Carbon Farming as a Solution for Climate Change
Dr. Rattan Lal, Distinguished University Professor of Soil Science, School of Environment and Natural Resources (SENR), College of Food, Agricultural, and Environmental Sciences (CFAES) at Ohio State, is the principal investigator of a project titled “Enhanced Soil Carbon Farming as a Climate Solution,” working with other researchers and taking measurements directly on hundreds of farms in Ohio, other states and even other countries under real-world farming practices and conditions. The $15 million project, funded by a $5 million grant from the Washington, D.C.-based Foundation for Food & Agriculture Research and $10 million in matching contributions from Ohio State, commodity groups, industry and other donors, will measure how much organic and inorganic carbon gets sequestered in the soil under different farming practices in critical regions across the western hemisphere. According to Dr. Lal, the current science on carbon sequestration has come from simulation modeling carried out on computers, along with a limited number of experiments in the field. “We want to generate actual primary data on productivity, on the efficiency of inputs, on the benefits of conservation agriculture and sequestering carbon, and on savings of nitrogen, water, pesticides and energy,” Lal said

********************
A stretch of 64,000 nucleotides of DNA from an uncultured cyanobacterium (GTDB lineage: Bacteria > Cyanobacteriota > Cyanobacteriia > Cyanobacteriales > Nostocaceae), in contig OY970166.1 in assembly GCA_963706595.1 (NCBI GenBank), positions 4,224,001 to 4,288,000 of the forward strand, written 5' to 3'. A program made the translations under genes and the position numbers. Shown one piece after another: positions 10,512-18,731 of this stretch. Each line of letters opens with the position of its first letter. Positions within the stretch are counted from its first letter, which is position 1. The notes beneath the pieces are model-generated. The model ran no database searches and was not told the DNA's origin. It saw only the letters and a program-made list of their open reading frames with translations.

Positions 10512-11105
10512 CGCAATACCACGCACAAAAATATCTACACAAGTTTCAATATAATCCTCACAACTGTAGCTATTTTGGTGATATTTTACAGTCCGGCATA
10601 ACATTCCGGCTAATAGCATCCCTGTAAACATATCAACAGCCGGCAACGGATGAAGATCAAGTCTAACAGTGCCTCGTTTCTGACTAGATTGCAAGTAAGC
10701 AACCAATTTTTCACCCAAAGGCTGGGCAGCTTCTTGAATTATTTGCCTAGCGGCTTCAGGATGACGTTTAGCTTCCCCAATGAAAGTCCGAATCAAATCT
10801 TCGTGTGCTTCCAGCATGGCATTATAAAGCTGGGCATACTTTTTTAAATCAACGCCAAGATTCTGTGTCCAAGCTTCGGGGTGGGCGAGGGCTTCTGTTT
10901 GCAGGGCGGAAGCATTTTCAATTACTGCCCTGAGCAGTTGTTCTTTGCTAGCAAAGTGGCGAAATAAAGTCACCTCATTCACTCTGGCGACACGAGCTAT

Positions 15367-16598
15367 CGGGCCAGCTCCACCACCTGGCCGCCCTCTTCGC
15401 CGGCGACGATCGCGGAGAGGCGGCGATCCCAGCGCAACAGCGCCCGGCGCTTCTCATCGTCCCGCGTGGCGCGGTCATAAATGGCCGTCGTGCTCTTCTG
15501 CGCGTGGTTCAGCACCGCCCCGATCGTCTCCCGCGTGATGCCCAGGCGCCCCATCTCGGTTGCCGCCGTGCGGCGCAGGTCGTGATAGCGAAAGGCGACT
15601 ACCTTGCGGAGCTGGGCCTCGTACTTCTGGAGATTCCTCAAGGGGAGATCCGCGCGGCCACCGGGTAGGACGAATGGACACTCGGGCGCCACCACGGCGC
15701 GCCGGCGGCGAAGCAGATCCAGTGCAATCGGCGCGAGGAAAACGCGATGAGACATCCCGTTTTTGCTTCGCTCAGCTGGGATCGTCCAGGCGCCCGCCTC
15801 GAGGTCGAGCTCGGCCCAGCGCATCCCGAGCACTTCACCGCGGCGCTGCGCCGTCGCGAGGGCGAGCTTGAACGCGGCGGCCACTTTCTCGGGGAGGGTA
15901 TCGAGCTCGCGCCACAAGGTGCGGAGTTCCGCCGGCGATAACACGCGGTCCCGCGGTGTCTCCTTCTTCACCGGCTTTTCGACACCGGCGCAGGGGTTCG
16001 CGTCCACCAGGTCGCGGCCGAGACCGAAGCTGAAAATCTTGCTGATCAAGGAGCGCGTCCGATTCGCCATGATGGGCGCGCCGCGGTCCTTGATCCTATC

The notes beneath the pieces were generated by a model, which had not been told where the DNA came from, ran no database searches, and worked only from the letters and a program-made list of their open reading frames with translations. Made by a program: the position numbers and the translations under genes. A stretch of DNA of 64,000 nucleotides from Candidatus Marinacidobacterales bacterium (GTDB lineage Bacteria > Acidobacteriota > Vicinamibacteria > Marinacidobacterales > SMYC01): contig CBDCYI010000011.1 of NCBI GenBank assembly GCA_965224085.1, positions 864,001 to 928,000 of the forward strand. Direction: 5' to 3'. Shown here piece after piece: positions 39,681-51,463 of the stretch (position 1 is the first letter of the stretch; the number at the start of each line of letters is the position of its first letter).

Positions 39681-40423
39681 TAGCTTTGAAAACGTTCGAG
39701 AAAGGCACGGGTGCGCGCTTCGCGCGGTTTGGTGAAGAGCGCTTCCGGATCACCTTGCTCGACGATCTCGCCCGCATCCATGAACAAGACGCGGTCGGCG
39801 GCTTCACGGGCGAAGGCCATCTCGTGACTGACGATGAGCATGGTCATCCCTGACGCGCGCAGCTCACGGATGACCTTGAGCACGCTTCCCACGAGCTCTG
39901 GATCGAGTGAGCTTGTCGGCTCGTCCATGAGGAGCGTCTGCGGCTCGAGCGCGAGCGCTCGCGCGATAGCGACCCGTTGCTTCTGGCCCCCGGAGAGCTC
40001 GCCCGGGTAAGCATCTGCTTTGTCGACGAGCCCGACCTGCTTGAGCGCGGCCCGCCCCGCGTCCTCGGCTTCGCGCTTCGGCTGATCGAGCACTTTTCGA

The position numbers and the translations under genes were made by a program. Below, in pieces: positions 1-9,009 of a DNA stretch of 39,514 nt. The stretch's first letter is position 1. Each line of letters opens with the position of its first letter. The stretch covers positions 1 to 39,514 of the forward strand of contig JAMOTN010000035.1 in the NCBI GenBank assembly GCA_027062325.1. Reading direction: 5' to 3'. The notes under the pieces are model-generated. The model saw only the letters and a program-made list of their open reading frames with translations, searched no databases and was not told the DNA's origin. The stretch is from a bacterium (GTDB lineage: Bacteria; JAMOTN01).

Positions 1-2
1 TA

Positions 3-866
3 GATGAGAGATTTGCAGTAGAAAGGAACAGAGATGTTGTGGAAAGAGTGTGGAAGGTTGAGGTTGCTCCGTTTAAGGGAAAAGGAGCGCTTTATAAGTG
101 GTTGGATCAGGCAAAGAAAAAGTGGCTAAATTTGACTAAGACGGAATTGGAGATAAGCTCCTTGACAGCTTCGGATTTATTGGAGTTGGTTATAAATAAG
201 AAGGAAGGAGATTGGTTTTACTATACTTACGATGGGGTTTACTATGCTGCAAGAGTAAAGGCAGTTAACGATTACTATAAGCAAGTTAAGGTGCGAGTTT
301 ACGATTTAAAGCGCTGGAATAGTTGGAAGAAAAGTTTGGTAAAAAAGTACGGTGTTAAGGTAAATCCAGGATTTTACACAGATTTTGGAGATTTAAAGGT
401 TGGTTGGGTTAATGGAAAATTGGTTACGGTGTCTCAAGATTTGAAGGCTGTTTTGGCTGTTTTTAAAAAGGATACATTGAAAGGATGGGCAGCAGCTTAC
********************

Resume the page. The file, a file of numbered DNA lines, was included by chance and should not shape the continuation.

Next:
Research for the project will take place on farms in Ohio, Michigan, Georgia, North Carolina, Kansas, Utah, Arizona and South America. Study sites will be chosen to represent a range of crops, climates, soil types, input levels of water and fertilizer, farming systems and ecological regions.
Dr. Lal founded and directs the CFAES Rattan Lal Center for Carbon Management and Sequestration.
Read more by visiting the Ohio State News article titled Ohio State leading new $15 million project to study carbon farming as climate change solution.